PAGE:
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scrub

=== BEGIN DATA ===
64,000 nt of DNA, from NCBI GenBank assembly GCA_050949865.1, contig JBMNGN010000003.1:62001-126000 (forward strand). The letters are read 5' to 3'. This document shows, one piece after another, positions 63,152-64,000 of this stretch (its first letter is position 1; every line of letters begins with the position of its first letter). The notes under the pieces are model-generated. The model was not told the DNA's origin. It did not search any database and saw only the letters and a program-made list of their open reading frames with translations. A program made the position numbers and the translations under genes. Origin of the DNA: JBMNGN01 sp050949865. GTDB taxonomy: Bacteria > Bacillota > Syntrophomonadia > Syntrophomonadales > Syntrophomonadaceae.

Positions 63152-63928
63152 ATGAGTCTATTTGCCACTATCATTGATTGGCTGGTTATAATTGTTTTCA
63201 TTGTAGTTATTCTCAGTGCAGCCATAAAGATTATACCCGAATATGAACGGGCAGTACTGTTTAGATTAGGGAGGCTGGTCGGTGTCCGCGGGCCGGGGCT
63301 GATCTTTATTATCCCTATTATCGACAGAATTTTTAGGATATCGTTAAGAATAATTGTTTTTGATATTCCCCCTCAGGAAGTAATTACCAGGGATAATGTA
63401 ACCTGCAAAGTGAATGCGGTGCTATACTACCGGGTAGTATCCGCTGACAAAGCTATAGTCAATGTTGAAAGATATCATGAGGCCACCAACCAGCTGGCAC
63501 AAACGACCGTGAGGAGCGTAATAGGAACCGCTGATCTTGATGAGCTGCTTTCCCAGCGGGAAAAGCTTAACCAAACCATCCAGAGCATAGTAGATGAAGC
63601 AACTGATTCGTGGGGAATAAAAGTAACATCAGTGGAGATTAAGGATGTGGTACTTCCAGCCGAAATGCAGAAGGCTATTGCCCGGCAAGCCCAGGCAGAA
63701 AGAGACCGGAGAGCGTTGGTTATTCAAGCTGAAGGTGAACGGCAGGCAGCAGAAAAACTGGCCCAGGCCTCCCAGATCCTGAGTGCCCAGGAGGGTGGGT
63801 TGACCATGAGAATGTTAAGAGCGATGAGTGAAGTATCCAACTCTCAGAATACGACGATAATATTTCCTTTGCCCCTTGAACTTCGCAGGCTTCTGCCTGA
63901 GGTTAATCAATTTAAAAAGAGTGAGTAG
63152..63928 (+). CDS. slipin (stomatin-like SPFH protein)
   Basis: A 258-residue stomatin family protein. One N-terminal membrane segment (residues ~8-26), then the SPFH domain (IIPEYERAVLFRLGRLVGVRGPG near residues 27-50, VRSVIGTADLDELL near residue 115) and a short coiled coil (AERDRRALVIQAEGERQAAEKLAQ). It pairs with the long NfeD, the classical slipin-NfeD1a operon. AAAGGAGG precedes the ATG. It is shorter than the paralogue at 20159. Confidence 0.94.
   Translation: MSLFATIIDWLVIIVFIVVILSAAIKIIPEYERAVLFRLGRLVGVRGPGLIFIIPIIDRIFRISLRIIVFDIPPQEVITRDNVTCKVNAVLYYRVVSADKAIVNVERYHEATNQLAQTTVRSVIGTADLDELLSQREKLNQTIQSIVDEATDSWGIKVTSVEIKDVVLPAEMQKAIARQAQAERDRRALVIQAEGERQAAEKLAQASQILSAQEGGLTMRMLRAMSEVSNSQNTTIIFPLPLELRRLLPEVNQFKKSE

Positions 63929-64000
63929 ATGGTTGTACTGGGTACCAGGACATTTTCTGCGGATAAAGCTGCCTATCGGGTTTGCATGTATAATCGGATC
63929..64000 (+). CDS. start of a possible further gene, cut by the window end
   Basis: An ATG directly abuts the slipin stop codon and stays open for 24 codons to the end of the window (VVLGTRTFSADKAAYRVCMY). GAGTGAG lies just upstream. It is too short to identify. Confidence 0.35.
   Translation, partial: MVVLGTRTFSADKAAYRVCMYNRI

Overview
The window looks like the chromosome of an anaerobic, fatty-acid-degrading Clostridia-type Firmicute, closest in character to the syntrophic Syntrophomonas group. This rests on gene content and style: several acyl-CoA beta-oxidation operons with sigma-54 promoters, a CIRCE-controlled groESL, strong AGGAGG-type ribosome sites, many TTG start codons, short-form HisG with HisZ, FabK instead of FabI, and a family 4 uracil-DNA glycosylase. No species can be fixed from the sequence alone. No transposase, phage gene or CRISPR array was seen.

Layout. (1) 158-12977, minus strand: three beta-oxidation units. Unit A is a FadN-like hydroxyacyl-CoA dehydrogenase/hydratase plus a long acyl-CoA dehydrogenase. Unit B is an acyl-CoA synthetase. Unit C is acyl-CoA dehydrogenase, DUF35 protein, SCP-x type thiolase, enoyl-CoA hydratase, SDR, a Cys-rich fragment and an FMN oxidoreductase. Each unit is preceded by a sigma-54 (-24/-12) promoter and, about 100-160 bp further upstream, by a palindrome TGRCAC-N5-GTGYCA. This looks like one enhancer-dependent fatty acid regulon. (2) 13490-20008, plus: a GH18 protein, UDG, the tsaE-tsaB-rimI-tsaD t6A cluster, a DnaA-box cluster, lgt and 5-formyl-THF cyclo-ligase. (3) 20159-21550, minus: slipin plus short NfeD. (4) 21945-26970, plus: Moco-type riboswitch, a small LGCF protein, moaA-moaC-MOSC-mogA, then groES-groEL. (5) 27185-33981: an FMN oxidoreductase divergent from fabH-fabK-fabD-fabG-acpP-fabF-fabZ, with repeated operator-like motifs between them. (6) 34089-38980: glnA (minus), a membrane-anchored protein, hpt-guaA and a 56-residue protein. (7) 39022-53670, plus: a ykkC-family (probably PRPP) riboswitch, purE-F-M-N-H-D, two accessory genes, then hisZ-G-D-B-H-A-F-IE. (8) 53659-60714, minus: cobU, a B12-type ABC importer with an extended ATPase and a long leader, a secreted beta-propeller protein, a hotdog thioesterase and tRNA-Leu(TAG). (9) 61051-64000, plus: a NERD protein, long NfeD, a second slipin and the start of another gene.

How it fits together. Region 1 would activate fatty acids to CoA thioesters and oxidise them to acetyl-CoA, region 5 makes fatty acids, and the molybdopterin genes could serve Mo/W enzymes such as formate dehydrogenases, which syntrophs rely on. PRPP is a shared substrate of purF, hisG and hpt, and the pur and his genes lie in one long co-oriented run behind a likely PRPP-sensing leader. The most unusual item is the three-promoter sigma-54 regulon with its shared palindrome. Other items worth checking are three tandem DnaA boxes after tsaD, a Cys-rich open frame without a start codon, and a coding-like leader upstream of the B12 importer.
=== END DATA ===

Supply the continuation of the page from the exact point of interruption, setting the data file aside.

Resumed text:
scrub1 / skrəb/ • v. (scrubbed , scrub·bing ) [tr.] rub (someone or something) hard so as to clean them, typically with a brush and water: he had to scrub the floor she was scrubbing herself down at the sink | [intr.] she scrubbed furiously at the plates. ∎  (scrub something away/off) remove dirt by rubbing hard: it took ages to scrub off the muck. ∎  [intr.] (scrub up) thoroughly clean one's hands and arms, esp. before performing surgery: the doctor scrubbed up and put on a protective gown. ∎ inf. cancel or abandon (something): opposition leaders suggested she should scrub the trip to China. ∎  remove impurities from (gas or vapor). ∎  [intr.] (of a rider) rub the arms and legs urgently on a horse's neck and flanks to urge it to move faster. • n. 1. an act of scrubbing something or someone: give the floor a good scrub. 2. a semiabrasive cosmetic lotion applied to the face or body in order to cleanse the skin. 3. (scrubs) informal term for scrub suit. DERIVATIVES: scrub·ba·ble adj. scrub2 • n. 1. vegetation consisting mainly of brushwood or stunted forest growth. ∎  land covered with such vegetation. 2. [as adj.] denoting a shrubby or small form of a plant: scrub apple trees. ∎  denoting an animal of inferior breed or physique: a scrub bull. 3. inf. an insignificant or contemptible person. ∎  (in sports) a player not among the best or most skilled. DERIVATIVES: scrub·by adj.

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